AMID ALL-ROUND clamour, the sound of si lence goes unheard. We have heard little of late about the no-longer-new National Education Policy. Its first anniversary was a low-key affair. There has been some tinkering with statutes and regulations but no struc- tural or ideational change, and no funds. In school education, nothing has happened at all
Yet, the most exciting proposal in the NEP was to merge anganwadis with primary schools. By affording all children what only the affluent now enjoy this move could trans- form Indian education. It would need sub stantial funds for infrastructure, and both funds and planning to ensure enough trained staff. The pandemic offered a unique oppor tunity in this respect. School and anganwadi premises could have been upgraded during the closure, and staff recruited and trained online. The opportunity is now lost in the flurry of reopening
The pandemic multiplied the drop-out rate and caused a huge learning deficit in) those who remain. The digital divide is only one of many challenges Compensatory measures, before and after reopening, vary hugely across states. There is no hint of an all- India strategy. The Nipun Bharat programme to tacikde basic leaming deficits has been de ferred rather than expedited.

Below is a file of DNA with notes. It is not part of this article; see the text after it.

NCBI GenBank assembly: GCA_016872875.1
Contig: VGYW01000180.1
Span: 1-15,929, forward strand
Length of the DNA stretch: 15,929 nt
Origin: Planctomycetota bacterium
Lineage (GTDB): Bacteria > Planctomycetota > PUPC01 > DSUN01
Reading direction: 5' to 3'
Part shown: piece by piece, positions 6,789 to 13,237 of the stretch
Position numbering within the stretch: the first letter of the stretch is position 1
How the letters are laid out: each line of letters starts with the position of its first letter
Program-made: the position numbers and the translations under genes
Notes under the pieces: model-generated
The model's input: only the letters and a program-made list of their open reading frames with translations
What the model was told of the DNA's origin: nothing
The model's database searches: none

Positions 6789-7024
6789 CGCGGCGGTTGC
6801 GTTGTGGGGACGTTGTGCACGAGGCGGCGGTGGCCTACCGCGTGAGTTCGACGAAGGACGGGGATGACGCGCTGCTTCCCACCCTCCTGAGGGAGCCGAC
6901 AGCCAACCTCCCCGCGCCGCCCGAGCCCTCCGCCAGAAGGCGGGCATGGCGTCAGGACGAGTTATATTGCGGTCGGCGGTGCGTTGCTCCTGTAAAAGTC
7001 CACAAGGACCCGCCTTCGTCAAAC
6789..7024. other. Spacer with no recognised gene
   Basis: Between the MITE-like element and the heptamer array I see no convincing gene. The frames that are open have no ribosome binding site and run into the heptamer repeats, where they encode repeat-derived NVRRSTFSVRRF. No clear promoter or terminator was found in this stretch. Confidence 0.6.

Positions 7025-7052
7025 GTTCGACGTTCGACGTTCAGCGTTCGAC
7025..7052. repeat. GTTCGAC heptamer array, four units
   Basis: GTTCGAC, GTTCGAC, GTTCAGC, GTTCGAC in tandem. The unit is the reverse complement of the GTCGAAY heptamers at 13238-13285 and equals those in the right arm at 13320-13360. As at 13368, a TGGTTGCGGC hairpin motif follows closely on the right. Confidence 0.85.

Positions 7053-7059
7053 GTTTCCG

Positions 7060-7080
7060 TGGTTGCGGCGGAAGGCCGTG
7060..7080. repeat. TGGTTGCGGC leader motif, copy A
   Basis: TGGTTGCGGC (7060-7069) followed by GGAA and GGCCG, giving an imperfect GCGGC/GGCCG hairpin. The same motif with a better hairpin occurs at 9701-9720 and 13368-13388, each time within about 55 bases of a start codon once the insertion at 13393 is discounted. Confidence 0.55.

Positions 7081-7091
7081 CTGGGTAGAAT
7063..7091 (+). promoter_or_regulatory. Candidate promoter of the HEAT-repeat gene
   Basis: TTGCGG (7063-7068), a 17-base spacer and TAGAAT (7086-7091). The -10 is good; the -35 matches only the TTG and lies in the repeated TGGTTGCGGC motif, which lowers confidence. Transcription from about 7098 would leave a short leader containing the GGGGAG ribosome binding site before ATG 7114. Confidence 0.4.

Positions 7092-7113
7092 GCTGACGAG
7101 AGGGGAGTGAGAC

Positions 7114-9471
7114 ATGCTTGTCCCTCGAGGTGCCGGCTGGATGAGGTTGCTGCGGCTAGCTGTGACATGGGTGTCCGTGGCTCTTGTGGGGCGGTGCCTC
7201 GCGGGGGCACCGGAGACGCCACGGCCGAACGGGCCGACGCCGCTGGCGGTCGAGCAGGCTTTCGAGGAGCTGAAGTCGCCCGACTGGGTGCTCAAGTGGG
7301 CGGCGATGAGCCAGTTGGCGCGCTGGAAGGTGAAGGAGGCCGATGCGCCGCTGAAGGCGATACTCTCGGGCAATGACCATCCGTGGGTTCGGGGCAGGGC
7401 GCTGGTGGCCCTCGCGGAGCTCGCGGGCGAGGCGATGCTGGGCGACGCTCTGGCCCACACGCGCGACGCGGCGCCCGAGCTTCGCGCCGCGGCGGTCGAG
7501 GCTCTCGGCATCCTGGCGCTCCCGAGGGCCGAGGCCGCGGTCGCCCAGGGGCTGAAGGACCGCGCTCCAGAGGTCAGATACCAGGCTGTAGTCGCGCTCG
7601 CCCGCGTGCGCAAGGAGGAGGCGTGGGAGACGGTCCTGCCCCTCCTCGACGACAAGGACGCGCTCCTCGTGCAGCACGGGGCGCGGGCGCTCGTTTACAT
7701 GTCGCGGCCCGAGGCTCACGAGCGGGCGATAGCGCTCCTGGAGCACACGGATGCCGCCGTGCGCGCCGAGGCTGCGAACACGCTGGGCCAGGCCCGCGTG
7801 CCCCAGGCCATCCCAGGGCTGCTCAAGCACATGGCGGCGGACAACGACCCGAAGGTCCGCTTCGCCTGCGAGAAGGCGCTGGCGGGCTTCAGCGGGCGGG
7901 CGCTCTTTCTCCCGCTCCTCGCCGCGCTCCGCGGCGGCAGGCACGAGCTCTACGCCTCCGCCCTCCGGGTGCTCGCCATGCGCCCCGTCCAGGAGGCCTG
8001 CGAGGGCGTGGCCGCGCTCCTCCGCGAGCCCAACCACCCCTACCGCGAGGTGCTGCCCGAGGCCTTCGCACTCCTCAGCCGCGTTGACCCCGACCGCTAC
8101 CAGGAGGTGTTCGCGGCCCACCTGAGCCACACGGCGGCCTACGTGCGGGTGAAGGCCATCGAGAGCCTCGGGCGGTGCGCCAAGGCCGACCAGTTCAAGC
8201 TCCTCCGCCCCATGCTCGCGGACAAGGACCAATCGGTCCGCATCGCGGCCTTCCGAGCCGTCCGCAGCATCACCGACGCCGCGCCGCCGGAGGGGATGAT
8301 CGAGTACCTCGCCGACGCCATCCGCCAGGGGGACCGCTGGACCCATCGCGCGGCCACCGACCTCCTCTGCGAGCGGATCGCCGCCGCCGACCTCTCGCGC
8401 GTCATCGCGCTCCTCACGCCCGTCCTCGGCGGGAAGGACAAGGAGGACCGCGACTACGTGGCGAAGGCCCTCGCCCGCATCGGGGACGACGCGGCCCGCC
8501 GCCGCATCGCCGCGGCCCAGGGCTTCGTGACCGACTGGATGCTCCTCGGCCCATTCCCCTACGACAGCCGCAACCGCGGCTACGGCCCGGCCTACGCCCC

Two batches of five-year-olds have not at- tended school for a day. Adding the deficit in earlier batches, 8 to 10 crore children face to owing to the former's greater sprawl and the tal illiteracy Enrolment and achievement lev average economic condition of their students els in secondary school have plummeted fur ther, Out-of-school girls face early marriage or even trafficking Boys are dropping out too -sometimes, reversing all precedent, more than girls-obviously from the need to eam money. Even luckier children may not be en- tirely lucky. The damage, pedagogic and pay chological caused by prolonged online learn- ing will emerge over time. The online coaching industry has surged exponentially, becom ing a wildcard factorwhose relations with the formal schooling system remain undefined. Hence, even those buying education at a pre- mium cannot tell what value they will receive
Far from addressing the situation, the NEP has been effectively sidelined. It seems likely to be implemented piecemeal if at all re- stricted to low-cost paper reforms or items of random political urgency. The education budget rose by 12 per cent this year. Yet, the educational incentive for (chiefly tribal and rural) girls has been discontinued, and the National Education Mission budgeted below 2020-21 figures. The mid-day meals alloca- tion has been further slashed, despite post- pandemic aggravation of the already declin- ing child growth and nutrition levels. Instead of more teachers and better basic infrastruc- ture, we are offered 200 TV channels and ex- panded e-learning (which the Parliamentary Standing Committee found inaccessible to 77 percent of studerits) Yet total funds for Digital such a land. India e-Learning are lower by a third: for teacher training, by half
Tertiary education is in growing disarray